Articles Asia Energy & Environment

Gendered Dimension of Climate Change

Image Credit: The Asia Foundation
Gendered Dimension of Climate Change

The greatest ecological and environmental challenge of our time is climate change, whose effects in the form of droughts, floods, extreme weather, the outbreak of diseases, growing water, and food insecurity disproportionately impact the world’s 1.3 billion people. Women form a huge chunk of this estimate; approximately 80% of women are displaced by climate-induced calamities, as per the 2015 UNDP Report.

Across the world, climate change impacts men and women differently, particularly due to their gender-differentiated relative powers and the associated responsibilities and roles at both household and community levels. That said, the unequal access to varied opportunities, which includes education or their representation in the political processes, elevates the existing discrepancies resulting in further marginalisation of women. The case of Pakistan is no different, as the gender disparities are acutely prominent, making the community all the more vulnerable to the challenges posed by the changing climate. Not surprisingly, though, women belonging to or living in rural areas witness the effects of the changing climate more intensely, as the assigned traditional roles exacerbate their vulnerability. The competition for accessing natural resources like water and firewood heightens their burden while simultaneously increasing the responsibility of conducting household chores.

A study conducted by Oxfam in 2019, titled Climate-Induced Migration in Pakistan, assessed the water crisis in the coastal districts of Sindh. They observed that the local women are forced to cover an average distance of two kilometres to acquire water from wells and hand pumps every day or sometimes multiple times in a day. Similarly, the changing climate aggravates the prevailing gender inequality while financially side-lining the communities, depriving them of basic opportunities and needs. Thus, poverty, coupled with political and socio-economic marginalisation, collectively puts women in a disadvantaged position for coping with the adverse impacts of climatic hazards.

A multi-pronged approach to address the inequalities in resource access can be established, which includes credit, providing training services to women in the rural areas, and information and technology. Formulating gender-aware responses will mitigate or limit the effects of the changing climate.

So far, the response towards addressing the challenges posed by the changing climate is lukewarm. By 2050, Pakistan’s population will surge past 300 million people, as predicted by the United Nations. These statistics appear alarming in the light of the projected food shortage, tropical diseases, floods, and the unbearable rise in temperature. The associated effects will leave women all the more vulnerable, forcing them to devise adaptive strategies.

At the policy level, the collection of evidence-based data will equip the stakeholders in bridging the gap. In disaster-prone areas, women are adapting to the changing environment, particularly in the rural localities of Punjab and Sindh. Women tend to build small walls to protect their farms from rising sea levels and floods. Therefore, establishing gender-responsive adaptation strategies will alleviate the daily struggles that women in the rural areas go by. A multi-pronged approach to address the inequalities in resource access can be established, which includes credit, providing training services to women in the rural areas, and information and technology. Formulating gender-aware responses will mitigate or limit the effects of the changing climate.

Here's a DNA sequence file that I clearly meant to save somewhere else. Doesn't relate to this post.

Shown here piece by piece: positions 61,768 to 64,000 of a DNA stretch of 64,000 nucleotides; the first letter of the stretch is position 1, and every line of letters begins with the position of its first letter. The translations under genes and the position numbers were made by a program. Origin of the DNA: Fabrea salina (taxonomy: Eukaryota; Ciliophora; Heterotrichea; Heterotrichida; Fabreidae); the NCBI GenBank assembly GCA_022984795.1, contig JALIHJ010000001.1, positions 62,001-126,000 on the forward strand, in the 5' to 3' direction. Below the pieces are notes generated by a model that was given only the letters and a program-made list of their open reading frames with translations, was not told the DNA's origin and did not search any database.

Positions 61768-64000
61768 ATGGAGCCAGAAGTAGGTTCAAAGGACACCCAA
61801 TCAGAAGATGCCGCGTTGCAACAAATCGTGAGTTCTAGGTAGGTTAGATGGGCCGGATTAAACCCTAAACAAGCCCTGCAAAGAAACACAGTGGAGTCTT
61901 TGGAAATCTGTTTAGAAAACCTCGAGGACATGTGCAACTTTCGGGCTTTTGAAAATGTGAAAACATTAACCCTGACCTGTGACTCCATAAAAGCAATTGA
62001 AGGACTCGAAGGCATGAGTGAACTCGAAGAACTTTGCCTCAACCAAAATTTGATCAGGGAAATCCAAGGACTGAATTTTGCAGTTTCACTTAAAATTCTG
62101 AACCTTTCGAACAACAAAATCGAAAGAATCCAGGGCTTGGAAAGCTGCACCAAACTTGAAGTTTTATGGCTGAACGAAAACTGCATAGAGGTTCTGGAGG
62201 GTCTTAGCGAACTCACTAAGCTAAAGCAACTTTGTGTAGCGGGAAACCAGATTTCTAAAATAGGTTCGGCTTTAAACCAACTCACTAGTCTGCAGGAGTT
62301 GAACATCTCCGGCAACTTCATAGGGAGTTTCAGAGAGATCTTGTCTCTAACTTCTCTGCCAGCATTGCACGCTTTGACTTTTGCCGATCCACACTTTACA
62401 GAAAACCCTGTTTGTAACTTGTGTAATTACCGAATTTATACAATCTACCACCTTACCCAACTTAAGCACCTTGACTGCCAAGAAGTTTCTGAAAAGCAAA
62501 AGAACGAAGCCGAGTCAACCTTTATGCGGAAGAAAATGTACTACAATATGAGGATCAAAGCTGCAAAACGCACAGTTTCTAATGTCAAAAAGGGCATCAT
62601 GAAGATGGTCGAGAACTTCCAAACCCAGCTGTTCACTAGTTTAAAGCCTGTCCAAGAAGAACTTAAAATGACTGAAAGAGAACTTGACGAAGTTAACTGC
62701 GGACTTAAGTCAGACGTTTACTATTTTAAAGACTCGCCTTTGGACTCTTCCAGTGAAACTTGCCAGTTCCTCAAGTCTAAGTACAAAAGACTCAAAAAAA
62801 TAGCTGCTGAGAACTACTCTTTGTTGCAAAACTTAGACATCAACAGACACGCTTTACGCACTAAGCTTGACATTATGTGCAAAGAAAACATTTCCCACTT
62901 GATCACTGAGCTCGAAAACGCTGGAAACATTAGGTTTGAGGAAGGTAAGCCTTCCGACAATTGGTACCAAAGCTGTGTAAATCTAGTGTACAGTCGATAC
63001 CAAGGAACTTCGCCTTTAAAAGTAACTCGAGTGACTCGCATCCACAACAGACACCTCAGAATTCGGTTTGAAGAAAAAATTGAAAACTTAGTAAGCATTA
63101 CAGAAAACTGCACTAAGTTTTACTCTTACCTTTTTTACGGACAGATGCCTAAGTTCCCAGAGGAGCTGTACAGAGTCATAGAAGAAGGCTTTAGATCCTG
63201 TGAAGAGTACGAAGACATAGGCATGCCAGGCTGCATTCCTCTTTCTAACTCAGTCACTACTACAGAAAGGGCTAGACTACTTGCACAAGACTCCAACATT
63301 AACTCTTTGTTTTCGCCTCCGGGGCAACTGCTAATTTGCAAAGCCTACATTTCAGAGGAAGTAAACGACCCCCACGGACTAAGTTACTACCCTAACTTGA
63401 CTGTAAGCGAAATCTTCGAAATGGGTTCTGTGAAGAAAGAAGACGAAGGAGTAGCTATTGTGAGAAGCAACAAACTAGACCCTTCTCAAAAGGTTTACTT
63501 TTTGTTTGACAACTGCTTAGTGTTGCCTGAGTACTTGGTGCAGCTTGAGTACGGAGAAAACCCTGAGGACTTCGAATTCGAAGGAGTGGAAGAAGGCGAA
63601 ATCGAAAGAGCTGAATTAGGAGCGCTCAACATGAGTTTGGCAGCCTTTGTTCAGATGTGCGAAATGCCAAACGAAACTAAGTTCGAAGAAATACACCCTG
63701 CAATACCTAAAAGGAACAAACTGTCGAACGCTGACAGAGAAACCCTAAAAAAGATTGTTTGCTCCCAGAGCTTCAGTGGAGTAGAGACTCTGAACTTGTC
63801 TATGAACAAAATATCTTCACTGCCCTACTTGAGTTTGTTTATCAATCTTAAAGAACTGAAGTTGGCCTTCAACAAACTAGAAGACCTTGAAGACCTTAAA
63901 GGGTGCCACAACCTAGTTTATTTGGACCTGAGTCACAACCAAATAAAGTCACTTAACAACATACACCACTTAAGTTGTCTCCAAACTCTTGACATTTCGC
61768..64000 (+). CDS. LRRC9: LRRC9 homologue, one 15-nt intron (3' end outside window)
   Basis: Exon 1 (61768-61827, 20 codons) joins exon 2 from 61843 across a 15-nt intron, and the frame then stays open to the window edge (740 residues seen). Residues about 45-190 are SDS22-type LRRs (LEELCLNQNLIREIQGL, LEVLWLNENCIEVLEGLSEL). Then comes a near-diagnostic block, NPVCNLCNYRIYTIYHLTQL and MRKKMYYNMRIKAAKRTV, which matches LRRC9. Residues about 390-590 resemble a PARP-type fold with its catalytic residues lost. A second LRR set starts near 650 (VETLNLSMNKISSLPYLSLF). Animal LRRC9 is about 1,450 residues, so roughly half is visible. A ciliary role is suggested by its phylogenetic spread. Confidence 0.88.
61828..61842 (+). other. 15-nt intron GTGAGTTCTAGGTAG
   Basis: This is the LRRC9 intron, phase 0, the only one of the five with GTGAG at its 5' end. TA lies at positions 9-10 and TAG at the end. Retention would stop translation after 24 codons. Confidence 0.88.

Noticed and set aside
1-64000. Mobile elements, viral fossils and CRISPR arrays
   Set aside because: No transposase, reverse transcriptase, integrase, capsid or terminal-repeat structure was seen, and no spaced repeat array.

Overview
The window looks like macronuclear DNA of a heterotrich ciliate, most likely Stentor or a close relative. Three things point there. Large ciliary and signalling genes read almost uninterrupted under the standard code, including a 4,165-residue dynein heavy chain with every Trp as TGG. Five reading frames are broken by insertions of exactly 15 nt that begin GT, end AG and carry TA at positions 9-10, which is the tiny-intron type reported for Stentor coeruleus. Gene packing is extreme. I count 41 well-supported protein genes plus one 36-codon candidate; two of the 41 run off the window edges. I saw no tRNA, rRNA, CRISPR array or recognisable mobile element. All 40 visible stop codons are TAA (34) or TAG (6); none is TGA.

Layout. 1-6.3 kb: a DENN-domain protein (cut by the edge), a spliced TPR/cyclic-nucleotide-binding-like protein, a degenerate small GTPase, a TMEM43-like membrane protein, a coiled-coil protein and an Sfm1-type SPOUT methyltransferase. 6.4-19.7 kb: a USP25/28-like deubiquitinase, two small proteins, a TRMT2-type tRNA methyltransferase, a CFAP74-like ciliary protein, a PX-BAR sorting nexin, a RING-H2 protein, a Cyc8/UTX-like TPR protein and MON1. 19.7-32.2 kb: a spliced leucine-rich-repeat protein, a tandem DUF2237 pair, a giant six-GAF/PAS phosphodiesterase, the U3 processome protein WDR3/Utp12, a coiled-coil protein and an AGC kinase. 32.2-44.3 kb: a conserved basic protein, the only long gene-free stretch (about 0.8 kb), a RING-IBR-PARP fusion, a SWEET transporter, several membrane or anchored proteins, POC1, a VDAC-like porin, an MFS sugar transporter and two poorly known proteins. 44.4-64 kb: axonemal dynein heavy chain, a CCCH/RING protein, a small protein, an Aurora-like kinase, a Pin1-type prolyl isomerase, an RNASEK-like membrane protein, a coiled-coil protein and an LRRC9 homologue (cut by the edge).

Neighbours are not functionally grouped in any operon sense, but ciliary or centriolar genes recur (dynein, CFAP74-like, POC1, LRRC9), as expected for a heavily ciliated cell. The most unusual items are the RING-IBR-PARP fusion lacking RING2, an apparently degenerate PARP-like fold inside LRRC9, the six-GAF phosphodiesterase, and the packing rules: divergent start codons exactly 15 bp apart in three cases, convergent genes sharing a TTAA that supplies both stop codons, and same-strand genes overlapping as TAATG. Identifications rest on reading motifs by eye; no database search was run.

Nevertheless, the current government of Pakistan Tehreek-e-Insaf continues to emphasise increasing the initiatives to mitigate the effects of climate change. It is promising to see the Pakistani leadership adapt to the changing realities and be prepared to overcome a crisis. For the policymakers, it is important that the development planning and funding initiatives reflect the priorities of women. There is a need to conduct a robust sensitisation campaign at national and local levels to inform the challenges that the respective communities might face in the near future. It is imperative to provide solutions for strengthening the adaptative mechanisms while conducting capacity-building initiatives. The government must ensure gender-sensitive investments in climate governance.

On the other hand, the prevalent economic, social, and cultural barriers must be constrained to cater to the growing vulnerabilities. Mainstreaming a gendered perspective into the established national policies and strategies will be a step in the right direction. Most importantly, public policies need to be more issue-oriented rather than generalised as they tend fixating power and gender relations. Women are seen as dispensable commodities, and the exploitation of the country’s natural resources remains unchecked. Society must be made aware of the ways in which women are sacrificing their basic needs to serve their families – willingly or unwillingly. Climate change and the calamities that continue to unfold in the world are not gender-neutral, and it is time to see the challenge from a woman’s eye.

Saman Rizwan

Saman Rizwan is a Research Assistant at the Centre for Strategic and Contemporary Research.

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